Wednesday 17 January 2018

Lancaster bomber loads up for another run at the target

Englishman throwing himself into new Leinster job in bid for forget World Cup misery

Leinster senior coach Stuart Lancaster. Photo: Seb Daly/Sportsfile
Leinster senior coach Stuart Lancaster. Photo: Seb Daly/Sportsfile
Brendan Fanning

Brendan Fanning

We know a thing or two in this country about crap World Cups, and how to rebound from them. We had firmly established the routine of underachievement from 1987 through '91 and '95 when, in '99, we broke new ground and failed to get even as far as the quarter-final.

For those of us who were in Lens that night, the memory is still clear of the sense of devastation in the Ireland camp. It was as if everyone couldn't wait for the following day, when they could confirm that what had just happened - defeat by Argentina - hadn't really happened at all. Sure enough the next day dawned, wet and wild - elements sent to reaffirm the grimness of it all. But at least everyone concerned could get on a plane and go home.

For Stuart Lancaster and his England squad a year ago there was no such avenue of escape. Rather, the morning after being turfed from the tournament by Australia, they had to gather their stuff and shift up to Manchester for the final pool game. With Uruguay, no less.

Imagine you are the coach in the eye of the storm. It would have been 1am by the time you got back to the hotel after media and other commitments had been squared away. How would you sleep? Certainly not well enough to prepare you for another press conference at 9am. Other media gigs would follow on the Tuesday, Thursday, Friday, Saturday, Sunday - and then, finally, the Monday again. And these affairs typically involve saying roughly the same thing in sequence to TV, radio, print and online media. It's never an in and out job.

In between, you somehow had to stand at the top of the room, in the first team meeting post-Brexit, and make like you wanted to be there rather than in a shed in an allotment on a remote outpost of England's green and pleasant land. In a lovely touch, when Lancaster eventually did escape to the wilds of his native Cumbria - to a caravan owned by his parents - he was out for a solitary walk along a headland when the world caught up with him.

"I was just there on my own and then this one bloke came up to me - he was walking the other way with his dog. He said: 'You're Stuart Lancaster, aren't you?' I was like: 'Oh my god, how come, a million miles from anywhere?'."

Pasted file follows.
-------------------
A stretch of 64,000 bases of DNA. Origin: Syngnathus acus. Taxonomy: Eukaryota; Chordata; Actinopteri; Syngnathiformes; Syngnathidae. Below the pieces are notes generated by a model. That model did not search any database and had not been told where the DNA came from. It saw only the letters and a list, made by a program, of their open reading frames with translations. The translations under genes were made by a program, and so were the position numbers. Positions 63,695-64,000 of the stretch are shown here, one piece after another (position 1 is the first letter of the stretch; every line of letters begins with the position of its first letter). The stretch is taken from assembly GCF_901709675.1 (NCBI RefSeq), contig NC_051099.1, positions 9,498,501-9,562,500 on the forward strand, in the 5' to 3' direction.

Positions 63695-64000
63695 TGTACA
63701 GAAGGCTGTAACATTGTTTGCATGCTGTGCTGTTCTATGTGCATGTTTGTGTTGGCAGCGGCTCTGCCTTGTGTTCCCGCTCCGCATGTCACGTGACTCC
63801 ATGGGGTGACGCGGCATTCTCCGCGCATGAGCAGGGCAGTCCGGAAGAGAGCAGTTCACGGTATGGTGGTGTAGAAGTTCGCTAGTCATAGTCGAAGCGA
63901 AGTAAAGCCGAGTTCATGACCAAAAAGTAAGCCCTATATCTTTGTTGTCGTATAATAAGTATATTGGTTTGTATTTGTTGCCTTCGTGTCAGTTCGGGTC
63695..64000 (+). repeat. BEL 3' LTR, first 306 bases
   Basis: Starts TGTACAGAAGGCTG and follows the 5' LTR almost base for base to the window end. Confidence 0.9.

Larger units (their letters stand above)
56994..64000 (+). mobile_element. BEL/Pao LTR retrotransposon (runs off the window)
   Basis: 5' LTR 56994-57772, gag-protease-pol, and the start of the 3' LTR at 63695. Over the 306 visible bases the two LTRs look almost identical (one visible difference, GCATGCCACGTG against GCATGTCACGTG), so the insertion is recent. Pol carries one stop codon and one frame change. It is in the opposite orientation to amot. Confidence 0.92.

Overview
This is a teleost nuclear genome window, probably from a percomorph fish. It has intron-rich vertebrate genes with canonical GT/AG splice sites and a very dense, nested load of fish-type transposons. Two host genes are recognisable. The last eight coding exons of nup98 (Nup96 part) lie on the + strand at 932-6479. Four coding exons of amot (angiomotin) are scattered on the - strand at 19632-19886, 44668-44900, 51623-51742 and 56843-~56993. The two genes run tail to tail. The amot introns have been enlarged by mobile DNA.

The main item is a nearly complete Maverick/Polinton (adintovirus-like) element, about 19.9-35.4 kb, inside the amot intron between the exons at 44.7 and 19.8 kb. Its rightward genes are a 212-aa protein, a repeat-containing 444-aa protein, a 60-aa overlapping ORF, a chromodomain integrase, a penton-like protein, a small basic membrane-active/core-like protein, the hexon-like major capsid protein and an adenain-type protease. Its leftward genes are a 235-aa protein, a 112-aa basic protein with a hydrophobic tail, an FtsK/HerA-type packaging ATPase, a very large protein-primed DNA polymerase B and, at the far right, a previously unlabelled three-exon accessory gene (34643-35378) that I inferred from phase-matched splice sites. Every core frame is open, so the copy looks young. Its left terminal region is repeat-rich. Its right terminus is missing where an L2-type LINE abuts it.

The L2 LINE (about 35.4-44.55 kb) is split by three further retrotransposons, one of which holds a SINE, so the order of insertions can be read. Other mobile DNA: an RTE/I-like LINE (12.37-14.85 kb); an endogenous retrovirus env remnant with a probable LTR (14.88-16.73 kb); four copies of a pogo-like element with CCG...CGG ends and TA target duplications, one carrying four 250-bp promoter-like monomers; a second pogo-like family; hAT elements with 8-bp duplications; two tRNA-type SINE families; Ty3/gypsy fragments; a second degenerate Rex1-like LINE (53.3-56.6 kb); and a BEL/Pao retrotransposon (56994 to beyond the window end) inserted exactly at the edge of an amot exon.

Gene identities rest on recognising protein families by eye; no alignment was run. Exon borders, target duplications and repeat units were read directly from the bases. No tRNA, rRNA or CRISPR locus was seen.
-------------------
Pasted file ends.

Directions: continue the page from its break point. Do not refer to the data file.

They knew him in the local pub too. A gallon of beer later they knew him a bit better. The image of England's coach shuffling back to the caravan after that session is on a par with that of Eddie O'Sullivan - who could identify with Lancaster's pain - at the check-in desk in Dublin airport some time after his Ireland career bombed. He was heading to the US in search of work, but first had to satisfy the baggage weight limit, and was stuffing clothes into a bin. Not exactly front of the bus stuff.

It was impossible not to think of O'Sullivan too when Lancaster referred to coaches who have struggled to make the next connection post-sacking. By comparison he has been, in a good way, all over the place. From going back to his roots, and doing a bit with local schools and clubs, to sampling rugby in the US, where their foray into a domestic professional competition was just getting up and running, Lancaster has been around. His travels also took him to a few spots in the Super Rugby world to see what they were at.

"A whole variety of things came in the UK through the advisory board to the FA, the UK Sport Commission, the cycling review, which is still ongoing," he says. "And in between time I did a lot of coaching in Yorkshire (where he lives) - a lot of junior clubs, local clubs. I just felt I needed to get back out there and coach again. It was a lot of stuff people didn't realise that I'd done."

Higher up the food chain there was interest from the Queensland Reds and a French club before the digits 00353 popped up on his mobile phone. It was Leo Cullen. One long conversation led to one short visit and from there it snowballed into what we have now: a revised coaching structure in Leinster in which Cullen has moved into a de facto director of rugby role, with Lancaster having the major say in how the team play - with and without the ball. Girvan Dempsey continues to have an influence on backline attack, and John Fogarty the same with the scrum.

It was interesting to get feedback from a few players at different levels in the organisation. The consensus is that the windows have been opened wide, and fresh air is blowing through the place, right down to the Academy - an area where Lancaster would have experience from his days with the (English) RFU.

"It's not dissimilar from other environments that exist in England," he says. "The closest comparison probably would be Richard Cockerill and Aaron Mauger in Leicester. So Richard Cockerill knows the club inside out, knows the DNA of the club, understands how the whole thing works and fits together. Cocky's the director of rugby I think and Mauger is the head coach."